Long Reluctant To Offer Free Checking, Big Banks Get Aggressive

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Credit unions, small banks and thrifts in recent years have offered free checking to differentiate themselves from giant competitors, but more of the largest banks are now doing the same.

The trend has accelerated over the past year as banks and thrifts have vied for the billions of dollars of deposits flowing in from customers fleeing the stock market. Meanwhile, disappointing results from investment banking, asset management, and other market-sensitive businesses have led the largest banking companies to refocus on traditional strengths, such as deposit gathering and other retail activities.

"I think there is a realization that deposits are a very important product," said Gordon Goetzmann, a managing vice president at First Manhattan Consulting Group in New York, which advises banks on products and trends.

"If you went back two, three, or four years ago, the real buzz was around investment management or investment banking and capital markets," he said. Since "those have hit the skids, the question became: Where are we going to get the growth?"

Most banks have long offered free accounts to customers who maintain high balances, but just five or six years ago savings and loans and community banks began to pioneer the idea of free checking as it is commonly understood today: a basic account without monthly fees, per-check charges, or minimum balances.

Until now larger banking companies have been slow to embrace the concept, in part because of worries about how to make up for lost revenue, Goetzmann said. But competition from peers and from smaller banks has chipped away at big banks' reluctance, he said.

Little Choice

Nancy Bush, an independent analyst who runs NAB Research, LLC in Annandale, N.J., said big banks are not "left with a lot of choices" about whether to offer free checking. "It's been a premier product with some of the smaller banks, and it's been very successful."

Goetzmann said that now about two-thirds of the top 30 banks offer some version of free checking, up from just a handful four years ago. "For the other 40% that don't have anything, a fair number of them are internally debating that right now."

Wachovia Corp. has joined the free checking trend, however reluctantly. At a New York conference sponsored by Citigroup Inc.'s Salomon Smith Barney, Robert Kelly, Wachovia's chief financial officer, said that the Charlotte financial services giant had been holding off on offering it, but decided to drop the monthly fees because it would help customer acquisition and profitability.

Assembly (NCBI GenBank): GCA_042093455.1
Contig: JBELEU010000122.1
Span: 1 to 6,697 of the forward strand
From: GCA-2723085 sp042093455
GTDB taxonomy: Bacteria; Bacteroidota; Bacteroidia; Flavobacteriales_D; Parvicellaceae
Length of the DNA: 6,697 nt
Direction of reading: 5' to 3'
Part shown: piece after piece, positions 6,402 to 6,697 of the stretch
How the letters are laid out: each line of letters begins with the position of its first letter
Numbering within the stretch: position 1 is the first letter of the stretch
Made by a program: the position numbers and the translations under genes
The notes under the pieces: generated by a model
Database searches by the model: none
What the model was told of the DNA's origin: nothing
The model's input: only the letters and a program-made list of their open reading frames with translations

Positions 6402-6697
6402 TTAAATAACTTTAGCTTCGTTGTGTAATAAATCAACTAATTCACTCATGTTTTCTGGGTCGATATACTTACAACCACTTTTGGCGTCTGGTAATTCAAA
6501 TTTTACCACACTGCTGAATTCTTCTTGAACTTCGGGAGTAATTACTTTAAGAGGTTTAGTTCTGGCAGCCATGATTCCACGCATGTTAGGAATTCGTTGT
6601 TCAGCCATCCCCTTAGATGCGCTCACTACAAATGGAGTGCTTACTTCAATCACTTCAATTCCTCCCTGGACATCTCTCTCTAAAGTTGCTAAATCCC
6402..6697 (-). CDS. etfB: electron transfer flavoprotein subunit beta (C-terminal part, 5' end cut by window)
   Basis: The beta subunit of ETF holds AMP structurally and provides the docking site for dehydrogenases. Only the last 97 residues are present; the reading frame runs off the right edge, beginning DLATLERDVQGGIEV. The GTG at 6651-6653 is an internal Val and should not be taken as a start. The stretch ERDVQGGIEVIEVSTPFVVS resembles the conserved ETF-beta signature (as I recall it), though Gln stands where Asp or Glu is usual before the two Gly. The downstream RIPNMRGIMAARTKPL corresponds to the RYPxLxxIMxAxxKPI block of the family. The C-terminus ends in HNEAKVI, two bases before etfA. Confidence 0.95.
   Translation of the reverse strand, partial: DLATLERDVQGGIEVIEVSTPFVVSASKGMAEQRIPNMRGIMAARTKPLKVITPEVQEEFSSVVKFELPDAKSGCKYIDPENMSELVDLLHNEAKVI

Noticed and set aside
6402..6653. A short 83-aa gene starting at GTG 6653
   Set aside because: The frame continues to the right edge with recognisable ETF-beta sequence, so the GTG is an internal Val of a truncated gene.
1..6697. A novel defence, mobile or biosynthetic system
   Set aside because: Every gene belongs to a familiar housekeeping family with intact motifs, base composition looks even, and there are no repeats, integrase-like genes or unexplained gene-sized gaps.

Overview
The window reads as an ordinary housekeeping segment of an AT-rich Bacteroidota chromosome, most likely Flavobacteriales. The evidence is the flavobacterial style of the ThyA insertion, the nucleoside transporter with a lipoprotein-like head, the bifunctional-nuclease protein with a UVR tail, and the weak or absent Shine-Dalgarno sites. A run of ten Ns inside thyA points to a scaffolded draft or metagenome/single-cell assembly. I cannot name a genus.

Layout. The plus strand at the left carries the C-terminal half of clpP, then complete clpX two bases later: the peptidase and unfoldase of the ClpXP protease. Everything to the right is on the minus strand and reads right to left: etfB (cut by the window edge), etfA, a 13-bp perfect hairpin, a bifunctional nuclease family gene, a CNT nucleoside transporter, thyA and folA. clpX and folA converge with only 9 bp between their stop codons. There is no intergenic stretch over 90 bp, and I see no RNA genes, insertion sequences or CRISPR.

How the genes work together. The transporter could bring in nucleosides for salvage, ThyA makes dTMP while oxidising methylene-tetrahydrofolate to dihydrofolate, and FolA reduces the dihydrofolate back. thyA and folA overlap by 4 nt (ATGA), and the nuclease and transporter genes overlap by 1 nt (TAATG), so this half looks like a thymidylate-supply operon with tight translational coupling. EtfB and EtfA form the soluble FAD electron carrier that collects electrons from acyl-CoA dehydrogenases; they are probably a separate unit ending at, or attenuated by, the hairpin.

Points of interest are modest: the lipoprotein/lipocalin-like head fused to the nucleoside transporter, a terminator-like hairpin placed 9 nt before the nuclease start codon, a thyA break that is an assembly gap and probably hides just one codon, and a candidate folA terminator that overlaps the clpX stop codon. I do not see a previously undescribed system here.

Benjamin P. Jenkins III, Wachovia's president of consumer and commercial banking, said in an interview last week that it has been testing free checking in some Georgia and Florida markets over the past year and will eliminate checking account fees throughout its East Coast network this year.

Wachovia has begun a major marketing campaign following First Union Corp.'s September 2001 purchase of the old Wachovia. The post-acquisition strategy has centered on acquiring customers by adding branches in high-growth markets, boosting advertising and marketing, and introducing products such as free checking.

Meanwhile, large banks that are already offering free checking are beginning to tout positive results, such as an increase in new checking accounts. Bank of America Corp., which runs the country's biggest consumer bank, introduced free checking in May 2001 for those who deposited their paychecks directly into the bank, and then watched as customers flocked to its branches. It added about 193,000 net new checking accounts in 2001 and 528,000 last year. This year's goal is one million.

Many banks say they can make up for lost revenue by developing deeper relationships and selling more products. But there is another attraction: fees.

"Free checking is something of an oxymoron," said Gerard Cassidy, an analyst who follows the large banks for Royal Bank of Canada's RBC Capital Markets division. "Though technically it's free to the customer, banks quite often make a fair amount of money off those deposits with (other) fees" such as charges for bounced checks or excessive ATM withdrawals."

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